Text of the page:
Of the famous faces amid the fray, Samuel L. Jackson and John C. Reilly have the most to do, and therefore come out looking best. John Goodman is serviceable as the explorer hellbent on getting to the island. Having duped a busy senator into approving his exploratory expedition with an expository sales pitch (Is the raw condescension in his voice directed at the senator or the movie he’s in?), it becomes quickly clear that this is no ordinary surveying mission. He’s arranged for an airborne military escort, ensuring that there are plenty of army guys tagging along to get killed. Goodman’s explosive charges flush out Kong, resulting in a very immediate bodycount. It’s an impressive sequence courtesy of director Jordan Vogt-Roberts, devoted to demonstrating Kong’s mad chopper-swatting skills. Vogt-Roberts’ isolated visual flourishes are among the films strongest qualities.
Jackson gets to play the bloodthirsty General, a guy who becomes increasingly unhinged as the film plays out. Since it’s 1973, he’s fresh out of ‘Nam, and mad as hell that after a decade of fighting, the U.S.‘s “abandoned” the war. Although his unchecked aggression makes him a de facto villain, his motives are at least clearer than most. The fact that he’s the only one impacted by the deaths of his many men at the hands of the island doesn’t sit well with this critic. These were simply a bunch of relieved G.I.s about to finally go home from the just-called-off Vietnam war but, through sheer bad luck, got abruptly rerouted to this debacle. At one point, the film makes a cruel joke of one would-be valiant sacrifice.
John C. Reilly is an affable jungle loon who’s spent most of his life trapped on Skull Island after his plane crashed there during World War II. The burden of explaining that Kong is a good King, and means no harm really, as he was just trying to defend the island from Goodman’s shelling, is all on him. Also, he gets to frequently remind everyone that there are worse things out there… Big ones! Good thing he’s kept up his English speaking skills, seeing as he’s been living with a race of quiet austere natives who clearly spend hours a day getting their facial paint properly applied and crackled, just so. Then it’s another long day of silently appearing near Westerners and looking stern.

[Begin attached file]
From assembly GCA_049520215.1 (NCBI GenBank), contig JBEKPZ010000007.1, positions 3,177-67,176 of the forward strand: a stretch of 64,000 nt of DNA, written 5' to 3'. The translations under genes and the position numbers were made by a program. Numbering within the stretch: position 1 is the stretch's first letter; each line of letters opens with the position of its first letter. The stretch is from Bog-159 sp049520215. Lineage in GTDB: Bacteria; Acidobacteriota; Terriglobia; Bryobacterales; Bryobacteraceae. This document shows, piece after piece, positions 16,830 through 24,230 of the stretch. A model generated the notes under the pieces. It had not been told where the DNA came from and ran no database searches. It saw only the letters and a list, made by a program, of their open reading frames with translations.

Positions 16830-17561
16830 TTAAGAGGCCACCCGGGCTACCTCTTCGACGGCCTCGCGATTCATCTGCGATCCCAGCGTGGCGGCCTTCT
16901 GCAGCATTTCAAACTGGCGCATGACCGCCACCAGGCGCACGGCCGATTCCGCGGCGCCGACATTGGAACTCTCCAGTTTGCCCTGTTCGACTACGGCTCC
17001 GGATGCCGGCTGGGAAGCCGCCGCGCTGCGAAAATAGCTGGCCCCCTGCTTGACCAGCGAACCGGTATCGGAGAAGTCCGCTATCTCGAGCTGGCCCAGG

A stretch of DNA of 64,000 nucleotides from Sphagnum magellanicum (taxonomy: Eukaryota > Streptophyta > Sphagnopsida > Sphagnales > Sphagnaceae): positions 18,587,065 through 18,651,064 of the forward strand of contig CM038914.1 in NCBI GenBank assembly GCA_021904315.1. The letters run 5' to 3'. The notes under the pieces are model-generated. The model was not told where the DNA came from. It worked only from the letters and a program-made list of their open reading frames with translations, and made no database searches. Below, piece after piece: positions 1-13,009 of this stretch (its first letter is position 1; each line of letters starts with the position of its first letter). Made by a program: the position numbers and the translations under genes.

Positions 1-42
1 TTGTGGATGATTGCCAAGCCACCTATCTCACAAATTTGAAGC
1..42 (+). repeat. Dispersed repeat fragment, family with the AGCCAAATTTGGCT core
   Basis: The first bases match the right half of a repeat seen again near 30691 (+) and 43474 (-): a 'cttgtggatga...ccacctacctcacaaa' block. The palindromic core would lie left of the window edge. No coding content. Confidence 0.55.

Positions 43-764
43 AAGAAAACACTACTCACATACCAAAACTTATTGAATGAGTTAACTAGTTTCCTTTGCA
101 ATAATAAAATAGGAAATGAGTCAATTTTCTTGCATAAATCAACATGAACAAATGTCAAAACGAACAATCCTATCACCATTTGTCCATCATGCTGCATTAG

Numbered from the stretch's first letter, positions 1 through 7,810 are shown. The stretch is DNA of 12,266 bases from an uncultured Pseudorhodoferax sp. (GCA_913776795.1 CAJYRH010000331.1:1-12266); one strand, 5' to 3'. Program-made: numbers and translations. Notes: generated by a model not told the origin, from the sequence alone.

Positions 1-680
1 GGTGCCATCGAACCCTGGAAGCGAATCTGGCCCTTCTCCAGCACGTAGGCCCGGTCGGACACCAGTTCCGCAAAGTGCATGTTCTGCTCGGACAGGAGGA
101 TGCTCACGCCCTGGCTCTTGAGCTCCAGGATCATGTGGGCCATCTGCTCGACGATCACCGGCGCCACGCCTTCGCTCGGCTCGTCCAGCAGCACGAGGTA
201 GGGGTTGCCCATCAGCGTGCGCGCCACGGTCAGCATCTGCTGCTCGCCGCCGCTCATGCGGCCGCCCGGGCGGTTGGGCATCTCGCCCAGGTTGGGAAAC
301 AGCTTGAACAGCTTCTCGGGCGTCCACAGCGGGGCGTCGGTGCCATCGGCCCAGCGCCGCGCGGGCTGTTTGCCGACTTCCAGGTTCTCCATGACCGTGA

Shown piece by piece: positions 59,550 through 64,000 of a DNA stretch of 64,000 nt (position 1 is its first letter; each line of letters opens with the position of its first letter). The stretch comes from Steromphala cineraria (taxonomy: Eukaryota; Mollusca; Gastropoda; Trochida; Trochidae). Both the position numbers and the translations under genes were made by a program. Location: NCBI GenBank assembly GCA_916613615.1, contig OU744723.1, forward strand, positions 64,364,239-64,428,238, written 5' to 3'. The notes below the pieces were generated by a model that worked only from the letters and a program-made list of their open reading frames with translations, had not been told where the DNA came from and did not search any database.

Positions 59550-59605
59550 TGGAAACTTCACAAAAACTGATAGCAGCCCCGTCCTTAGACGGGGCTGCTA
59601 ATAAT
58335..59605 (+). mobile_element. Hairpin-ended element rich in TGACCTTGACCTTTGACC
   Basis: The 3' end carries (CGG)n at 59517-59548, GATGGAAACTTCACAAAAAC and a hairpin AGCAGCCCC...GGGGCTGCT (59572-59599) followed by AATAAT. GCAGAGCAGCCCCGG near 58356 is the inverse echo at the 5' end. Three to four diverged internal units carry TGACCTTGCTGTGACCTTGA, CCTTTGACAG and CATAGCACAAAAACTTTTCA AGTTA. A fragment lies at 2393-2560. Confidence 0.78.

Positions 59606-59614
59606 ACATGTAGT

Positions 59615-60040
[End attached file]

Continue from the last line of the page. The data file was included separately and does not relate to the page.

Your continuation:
These are roles that both Jackson and Reilly can sleepwalk though, but opt to give slightly more. As for supposed leads Tom Hiddleston and Brie Larson, they have no choice but to be anything other than cardboard. Here we have a Golden Globe winner and an Oscar winner (respectively) reduced to reacting to CGI mayhem and running around together. She’s a peacenik photographer looking to make the world a better place, and he’s a mercenary explorer who’s token “badass” action moment is as embarrassing as the actor’s recent Golden Globe speech. Good luck remembering either of them afterwards. This is, at the end of the day and the credits roll, a giant monster movie. (Stay through those long credits, by the way.)
I suppose that Kong: Skull Island is as respectable as any well-oiled machine is capable of being. It wears its soul on its sleeves and panders at every pre-visualized sharp turn, but it does it comparitively well by today’s standards. It slightly surpasses 2014’s American Godzilla, which itself surpassed 1998’s American Godzilla. But then again, none of that is saying much.
More to the point, my eleven year old son, who’s yet to see all that much of this sort of thing, was absolutely blown away by the movie. It danced right up to line of what he’s probably capable of digesting in terms of threat level and violence. Days later, he’s still talking about it. And that’s no monkey business.